22 September 2010

NATURE: Old-School / New-School


. . . .Among the Sierra Nevada - Albert Bierstadt, 1868. . .
.
.
.
     Ever since the publication of Machiavelli’s Prince in the sixteenth century, modern society has been predicated on a technological war against nature in order to increase man’s dominion and power. Nature was no longer a lady to be wooed (as she had been for the Greeks, Romans, and medieval Christians); she was now to be raped, beaten into submission through evermore impressive technological advances that would render mankind, in Freud’s chilling words , “a prosthetic god.”


While there were some strong reactions against this new attitude, the modern hostility to the God-given only expanded as time went on, growing from a war on nature to a war on human nature. Our current preoccupations with genetic engineering, sex “changes,” and same-sex “marriage”- all of which are attempts to redefine or reconfigure the natural – are examples of this ongoing escalation.

The environmental movement that began in the 1960’s has helped bring to light the wages of ruthlessly exploiting nature, and thus today we have a renewed appreciation for the virtues of responsible stewardship and for the marvels of God’s green but fragile earth. Yet this same movement, which has served in many ways as a healthy reawakening, is peppered with absurdities. Often the same activists who defend endangered tadpoles go on to champion the annihilation of unborn babies. Recently, after liberalizing their abortion laws, Spain’s socialist government introduced legislation to grant chimpanzees legal rights in order “to preserve the species from extinction” – this in a land with no native ape population.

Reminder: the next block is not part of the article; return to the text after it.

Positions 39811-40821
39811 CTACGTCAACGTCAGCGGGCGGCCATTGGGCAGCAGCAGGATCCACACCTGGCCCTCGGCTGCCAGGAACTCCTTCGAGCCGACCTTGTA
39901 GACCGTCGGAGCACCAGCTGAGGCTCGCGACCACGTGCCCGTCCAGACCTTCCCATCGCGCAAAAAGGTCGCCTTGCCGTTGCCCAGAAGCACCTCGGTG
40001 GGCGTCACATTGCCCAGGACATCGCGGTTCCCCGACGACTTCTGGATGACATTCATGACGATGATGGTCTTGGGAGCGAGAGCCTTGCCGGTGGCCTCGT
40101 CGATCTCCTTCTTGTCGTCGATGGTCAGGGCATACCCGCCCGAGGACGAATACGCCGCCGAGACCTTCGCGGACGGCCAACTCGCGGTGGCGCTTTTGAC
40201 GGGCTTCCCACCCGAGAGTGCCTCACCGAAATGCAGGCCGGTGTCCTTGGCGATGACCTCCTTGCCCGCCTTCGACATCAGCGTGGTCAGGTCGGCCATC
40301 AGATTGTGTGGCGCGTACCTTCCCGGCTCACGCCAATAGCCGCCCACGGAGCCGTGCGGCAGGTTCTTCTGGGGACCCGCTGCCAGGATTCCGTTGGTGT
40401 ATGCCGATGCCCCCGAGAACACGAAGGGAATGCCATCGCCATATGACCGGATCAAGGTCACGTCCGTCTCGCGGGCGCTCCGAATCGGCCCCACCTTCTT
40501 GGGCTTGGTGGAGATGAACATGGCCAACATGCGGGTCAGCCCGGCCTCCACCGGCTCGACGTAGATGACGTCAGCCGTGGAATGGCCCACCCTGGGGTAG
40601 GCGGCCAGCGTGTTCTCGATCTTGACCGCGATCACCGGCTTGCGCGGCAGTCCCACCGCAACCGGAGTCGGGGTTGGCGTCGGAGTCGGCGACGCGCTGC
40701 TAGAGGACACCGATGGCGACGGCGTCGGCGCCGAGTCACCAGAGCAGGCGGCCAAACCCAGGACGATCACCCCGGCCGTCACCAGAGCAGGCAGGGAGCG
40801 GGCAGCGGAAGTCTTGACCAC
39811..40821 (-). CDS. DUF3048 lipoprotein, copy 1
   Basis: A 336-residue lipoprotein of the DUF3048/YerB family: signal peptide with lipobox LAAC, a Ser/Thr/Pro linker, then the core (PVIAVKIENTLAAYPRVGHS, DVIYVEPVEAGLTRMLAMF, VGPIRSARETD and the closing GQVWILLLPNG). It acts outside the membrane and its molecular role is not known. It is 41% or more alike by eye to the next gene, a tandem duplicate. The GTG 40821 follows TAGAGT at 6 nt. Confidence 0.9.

Contemporary environmentalism is also sometimes pantheistic in its assumptions; the result being that for many it has become a religion unto itself. This new religion comes complete with its own priests (climatologists), its own gospels (sacrosanct data about rising temperatures and shrinking glaciers), its own prophets (Al Gore, who unfortunately remains welcome in his own country), and, most of all, its own apocalyticism, with the four horsemen of deforestation, global warming, ozone depletion, and fossil fuels all leading us to an ecological Doomsday more terrifying to the secular mind than the Four Last Things (Death, Judgement, Heaven, Hell).

. . . God Introducing Adam & Eve - Jean Fouquet, 1460. . .
My point is not to deny the validity of these anxieties, but to lament the neo-pagan framework into which they are more often than not put. Modern man is such a mess that when he finally recovers a love of nature, he does so in a most unnatural manner. Both the early modern antipathy to nature and the late modern idolatry of it stand in dire need of correction, a correction that the Church is well poised to provide. As Chesterton quipped, Christians can truly love nature because they will not worship her. The Church proclaims nature’s goodness because it was created by a good and loving God and because it sacramentally reflects the grandeur of God’s goodness and love.


- by Dr. Michael P. Foley, Assistant Professor of Patristics at Baylor University

No comments: